The original northern power house, under threat
Date published: 24 May 2015
Ellenroad Engine House Steam Engine
The future of one of the last surviving powerhouses of the industrial revolution in the north of England is under threat after an unexpected demand for £7,000 per annum from United Utilities for surface water drainage. This figure dwarfs the income the Trust receives from visitors, which is currently around £5,000 per annum.
Ellenroad Engine House is a scheduled historic monument and museum in Rochdale which is staffed and run by volunteers from the Ellenroad Steam Museum Society on behalf of the not-for-profit Ellenroad Trust. The building houses the world’s largest working steam mill engines – named Victoria and Alexandra - the sole working survivors of the great twin horizontal tandem compound steam engines that powered Lancashire’s mills throughout the latter part of the industrial revolution.
Ellenroad Steam Museum Society chairwoman Zoe Renshaw said: “We have written to them [United Utilities], explaining that we are a charity, the building is operated by volunteers and we can’t afford it.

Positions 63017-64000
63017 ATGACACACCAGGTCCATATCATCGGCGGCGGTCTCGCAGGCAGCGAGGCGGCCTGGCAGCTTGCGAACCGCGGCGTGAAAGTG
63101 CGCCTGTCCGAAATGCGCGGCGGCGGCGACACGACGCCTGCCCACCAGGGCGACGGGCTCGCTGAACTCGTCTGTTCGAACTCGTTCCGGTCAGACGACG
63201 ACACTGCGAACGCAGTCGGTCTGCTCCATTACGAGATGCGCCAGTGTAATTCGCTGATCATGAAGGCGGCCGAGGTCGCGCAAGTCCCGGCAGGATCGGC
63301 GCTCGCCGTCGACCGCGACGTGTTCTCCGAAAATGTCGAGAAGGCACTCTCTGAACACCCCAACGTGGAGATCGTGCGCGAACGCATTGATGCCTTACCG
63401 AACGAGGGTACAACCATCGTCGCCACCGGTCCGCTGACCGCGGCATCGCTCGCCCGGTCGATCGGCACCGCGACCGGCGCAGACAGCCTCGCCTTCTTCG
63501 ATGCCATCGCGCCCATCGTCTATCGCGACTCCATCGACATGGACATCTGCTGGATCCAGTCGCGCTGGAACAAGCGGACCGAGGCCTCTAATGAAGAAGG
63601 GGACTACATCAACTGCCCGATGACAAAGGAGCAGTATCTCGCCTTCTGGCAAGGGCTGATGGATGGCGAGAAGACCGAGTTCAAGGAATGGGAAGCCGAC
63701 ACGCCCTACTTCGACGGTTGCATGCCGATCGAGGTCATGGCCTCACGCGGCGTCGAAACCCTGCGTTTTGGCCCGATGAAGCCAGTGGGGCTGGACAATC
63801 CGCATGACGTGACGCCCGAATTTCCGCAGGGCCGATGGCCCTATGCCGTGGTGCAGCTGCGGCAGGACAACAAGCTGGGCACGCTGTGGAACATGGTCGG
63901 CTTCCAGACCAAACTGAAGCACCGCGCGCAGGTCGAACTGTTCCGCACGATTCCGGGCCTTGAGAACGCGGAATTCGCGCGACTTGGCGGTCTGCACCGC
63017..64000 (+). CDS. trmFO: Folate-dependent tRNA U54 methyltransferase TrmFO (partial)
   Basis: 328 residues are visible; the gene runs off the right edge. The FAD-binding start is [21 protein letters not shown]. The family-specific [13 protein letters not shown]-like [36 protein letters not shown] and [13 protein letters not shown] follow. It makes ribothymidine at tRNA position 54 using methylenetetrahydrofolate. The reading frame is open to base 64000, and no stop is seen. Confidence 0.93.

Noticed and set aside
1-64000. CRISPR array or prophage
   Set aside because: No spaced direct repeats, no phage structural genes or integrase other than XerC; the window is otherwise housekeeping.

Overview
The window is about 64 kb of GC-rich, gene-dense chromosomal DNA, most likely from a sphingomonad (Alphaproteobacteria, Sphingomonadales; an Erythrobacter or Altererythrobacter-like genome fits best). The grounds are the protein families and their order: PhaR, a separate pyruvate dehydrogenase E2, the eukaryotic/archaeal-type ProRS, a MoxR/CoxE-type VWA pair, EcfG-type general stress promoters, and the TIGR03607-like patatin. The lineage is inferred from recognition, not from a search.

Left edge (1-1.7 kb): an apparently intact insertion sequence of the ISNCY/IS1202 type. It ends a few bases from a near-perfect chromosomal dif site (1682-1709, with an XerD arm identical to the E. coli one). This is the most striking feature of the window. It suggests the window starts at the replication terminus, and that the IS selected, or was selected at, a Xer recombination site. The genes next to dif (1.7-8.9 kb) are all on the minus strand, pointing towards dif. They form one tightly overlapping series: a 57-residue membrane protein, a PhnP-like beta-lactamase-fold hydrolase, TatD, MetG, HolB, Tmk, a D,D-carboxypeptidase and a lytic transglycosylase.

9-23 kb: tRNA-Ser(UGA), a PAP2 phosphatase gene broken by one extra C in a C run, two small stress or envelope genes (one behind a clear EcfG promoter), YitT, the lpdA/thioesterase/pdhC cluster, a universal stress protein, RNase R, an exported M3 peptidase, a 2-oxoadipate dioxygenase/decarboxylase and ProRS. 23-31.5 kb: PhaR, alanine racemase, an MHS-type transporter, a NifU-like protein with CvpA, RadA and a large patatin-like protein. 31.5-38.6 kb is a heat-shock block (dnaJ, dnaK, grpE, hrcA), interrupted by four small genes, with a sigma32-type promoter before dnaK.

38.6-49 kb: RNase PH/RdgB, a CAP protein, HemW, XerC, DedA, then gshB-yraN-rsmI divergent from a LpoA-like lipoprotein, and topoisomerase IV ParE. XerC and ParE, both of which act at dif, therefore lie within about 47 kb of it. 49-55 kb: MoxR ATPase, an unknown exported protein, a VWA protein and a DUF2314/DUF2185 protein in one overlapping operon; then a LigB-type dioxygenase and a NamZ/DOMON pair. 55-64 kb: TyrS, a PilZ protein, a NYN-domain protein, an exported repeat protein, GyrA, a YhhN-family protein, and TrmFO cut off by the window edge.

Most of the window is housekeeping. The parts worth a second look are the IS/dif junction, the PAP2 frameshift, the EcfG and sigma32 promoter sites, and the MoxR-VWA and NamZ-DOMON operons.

“They have told us that, unless we are a scout group, place of worship or a sports club, we have to pay it. We’ve tried to begin some kind of dialogue with them, but they just keep referring us to their website.
“We need to resolve this issue as soon as possible, or the north of England might lose this invaluable part of its history forever.
"We are directly appealing to United Utilities to enter into a serious discussion about how we can move forward and reach some kind of resolution.
"We would also be delighted to hear expressions of support from other interested parties.”
The Trust has a statutory obligation to maintain the building and engines, which means that the engines must be regularly turned over to remain viable. However, the high cost of coal, oil and other essentials means that the engine house can only open to the public once a month. A small entrance fee pays for the coal and water, etc needed to run the engine, with any surplus funds used to repair and maintain the building and engines. This is the sole source of revenue for the Trust.
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